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Abstract

Plasma levels of very-long-chain SFA (VLCSFA) are associated with the metabolic syndrome (MetS). However, the associations may vary by different biological activities of individual VLCSFA or population characteristics. We aimed to examine the associations of VLCSFA and MetS risk in Chinese adults. Totally, 2008 Chinese population aged 35–59 years were recruited and followed up from 2010 to 2012. Baseline MetS status and plasma fatty acids data were available for 1729 individuals without serious diseases. Among 899 initially metabolically healthy individuals, we identified 212 incident MetS during the follow-up. Logistic regression analysis was used to estimate OR and 95 % CI. Cross-sectionally, each VLCSFA was inversely associated with MetS risk; comparing with the lowest quartile, the multivariate-adjusted OR for the highest quartile were 0·18 (95 % CI 0·13, 0·25) for C20 : 0, 0·26 (95 % CI 0·18, 0·35) for C22 : 0, 0·19 (95 % CI 0·13, 0·26) for C24 : 0 and 0·16 (0·11, 0·22) for total VLCSFA (all Pfor trend<0·001). The associations remained significant after further adjusting for C16 : 0, C18 : 0, C18 : 3n-3, C22 : 6n-3, n-6 PUFA and MUFA, respectively. Based on follow-up data, C20 : 0 or C22 : 0 was also inversely associated with incident MetS risk. Among the five individual MetS components, higher levels of VLCSFA were most strongly inversely associated with elevated TAG (≥1·7 mmol/l). Plasma levels of VLCSFA were significantly and inversely associated with MetS risk and individual MetS components, especially TAG. Further studies are warranted to confirm the findings and explore underlying mechanisms.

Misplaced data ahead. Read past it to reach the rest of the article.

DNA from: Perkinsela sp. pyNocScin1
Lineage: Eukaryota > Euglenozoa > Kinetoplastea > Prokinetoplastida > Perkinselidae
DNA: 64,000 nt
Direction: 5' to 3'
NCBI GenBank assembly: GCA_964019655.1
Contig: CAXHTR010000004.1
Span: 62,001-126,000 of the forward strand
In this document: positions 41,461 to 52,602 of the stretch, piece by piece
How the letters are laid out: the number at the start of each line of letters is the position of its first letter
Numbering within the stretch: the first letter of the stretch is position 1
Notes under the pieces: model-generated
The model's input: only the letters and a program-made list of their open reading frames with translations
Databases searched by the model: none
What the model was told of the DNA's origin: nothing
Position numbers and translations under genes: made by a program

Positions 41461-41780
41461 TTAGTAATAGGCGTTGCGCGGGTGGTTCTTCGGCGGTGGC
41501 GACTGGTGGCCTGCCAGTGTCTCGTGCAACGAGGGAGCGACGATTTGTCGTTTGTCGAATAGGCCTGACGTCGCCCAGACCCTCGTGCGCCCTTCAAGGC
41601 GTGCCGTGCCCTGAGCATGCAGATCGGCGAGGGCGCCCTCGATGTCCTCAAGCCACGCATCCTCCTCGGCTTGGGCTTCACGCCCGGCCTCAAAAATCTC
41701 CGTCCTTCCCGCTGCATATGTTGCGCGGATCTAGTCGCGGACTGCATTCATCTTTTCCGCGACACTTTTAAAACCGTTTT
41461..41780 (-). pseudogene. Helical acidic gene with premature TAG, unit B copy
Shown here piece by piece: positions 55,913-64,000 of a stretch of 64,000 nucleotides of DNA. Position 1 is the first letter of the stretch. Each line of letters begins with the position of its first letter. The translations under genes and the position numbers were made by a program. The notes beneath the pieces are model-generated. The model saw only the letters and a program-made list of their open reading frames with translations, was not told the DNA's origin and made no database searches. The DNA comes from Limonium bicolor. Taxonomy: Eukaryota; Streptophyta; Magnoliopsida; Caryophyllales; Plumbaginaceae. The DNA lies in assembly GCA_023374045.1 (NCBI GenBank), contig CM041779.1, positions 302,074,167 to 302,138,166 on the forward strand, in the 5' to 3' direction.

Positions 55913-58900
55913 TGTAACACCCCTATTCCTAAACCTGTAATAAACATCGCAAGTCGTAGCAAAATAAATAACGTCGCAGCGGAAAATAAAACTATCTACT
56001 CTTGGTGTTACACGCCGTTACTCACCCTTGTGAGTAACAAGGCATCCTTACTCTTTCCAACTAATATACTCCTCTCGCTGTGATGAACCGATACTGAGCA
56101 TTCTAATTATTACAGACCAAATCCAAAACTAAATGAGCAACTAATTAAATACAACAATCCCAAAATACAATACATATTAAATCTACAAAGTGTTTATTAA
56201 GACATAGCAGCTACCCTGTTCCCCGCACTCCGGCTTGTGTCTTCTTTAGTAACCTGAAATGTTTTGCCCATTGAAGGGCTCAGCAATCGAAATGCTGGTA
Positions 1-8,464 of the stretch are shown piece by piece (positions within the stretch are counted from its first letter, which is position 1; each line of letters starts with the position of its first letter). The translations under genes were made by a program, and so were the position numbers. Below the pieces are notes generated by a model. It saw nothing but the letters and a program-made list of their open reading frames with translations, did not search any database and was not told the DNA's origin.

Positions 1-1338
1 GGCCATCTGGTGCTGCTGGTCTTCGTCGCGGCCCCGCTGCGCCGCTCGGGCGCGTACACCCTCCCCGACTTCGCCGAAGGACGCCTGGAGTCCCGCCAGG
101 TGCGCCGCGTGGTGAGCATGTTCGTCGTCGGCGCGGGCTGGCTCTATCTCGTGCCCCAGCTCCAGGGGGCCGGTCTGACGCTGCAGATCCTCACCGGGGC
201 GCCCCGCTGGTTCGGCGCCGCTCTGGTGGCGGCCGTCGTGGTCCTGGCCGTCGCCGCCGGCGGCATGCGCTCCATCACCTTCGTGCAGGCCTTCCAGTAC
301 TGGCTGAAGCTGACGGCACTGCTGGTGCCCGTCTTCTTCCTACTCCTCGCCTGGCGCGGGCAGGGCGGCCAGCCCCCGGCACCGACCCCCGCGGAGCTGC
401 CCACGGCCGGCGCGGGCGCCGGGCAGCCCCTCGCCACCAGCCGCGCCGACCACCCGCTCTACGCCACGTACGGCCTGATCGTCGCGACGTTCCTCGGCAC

Footnotes

The original version of this article was published with an incorrect author’s name. A notice detailing this has been published and the error rectified in the online PDF and HTML copies.

SFA have been linked to the development of metabolic disorders, including diabetes( 1 ), hyperlipidaemia( 2 ) and hypertension( 3 ). The underlying mechanisms include activating NF-κB to alter gene expression, serving as signal molecules and modulating membrane fluidity( 4 , 5 ). The effect of straight chain SFA on metabolic process depends on the carbon chain length. Excess dietary palmitic acid (C16 : 0) impairs insulin sensitivity and increases blood pressure and lipids( 6 , 7 ). In contrast, very-long-chain SFA (VLCSFA) with 20–24 carbon atoms may play a favourable role in metabolic disorders. Several epidemiological studies reported that higher circulating levels of VLCSFA were inversely associated with blood TAG( 8 ), insulin resistance( 9 ), incident diabetes( 1 , 8 ), arterial fibrillation( 10 ), CHD( 11 ), cardio-embolic stroke( 12 ) and CVD mortality( 13 ).

Circulating VLCSFA are from minor dietary constituents and are also derived by endogenous synthesis from C16 : 0 or C18 : 0 as well as inter conversions among one another mediated by β-oxidation and elongation( 14 ). VLCSFA are found at significant quantities in a limited range of foods, including peanuts, lotus nuts and rapeseed/rapeseed oil( 15 ). In vivo, VLCSFA are major elements of ceramides and sphingomyelins, and the lower level of ceramides have been suggested to increase hepatocyte apoptosis and proliferation( 16 ), obesity risk( 17 ) and inflammatory response( 17 ) among many other structural roles in, for instance, the brain and skin( 18 , 19 ). Further studies have reported that some functions of ceramides are chain-length dependent( 20 ). For example, based on cell culture experiments, C24 : 0 promotes proliferation, whereas C16 : 0 often has antiproliferative and pro-apoptotic effect( 20 ). Previous epidemiological studies showed that VLCSFA were inversely correlated with phospholipid C16 : 0 levels( 8 , 10 ), which suggested that VLCSFA and C16 : 0 might have competitive effect in some situation with opposite biological functions.

To our knowledge, no study to date has assessed the relation of VLCSFA to the metabolic syndrome (MetS) in a Chinese population. We aimed to explore the associations of plasma VLCSFA with prevalence of the MetS at baseline and risk of incident MetS of all initially metabolically healthy participants in a 2-year follow-up study. Further, we additionally evaluated the associations between VLCSFA with five MetS components.

Methods

Study population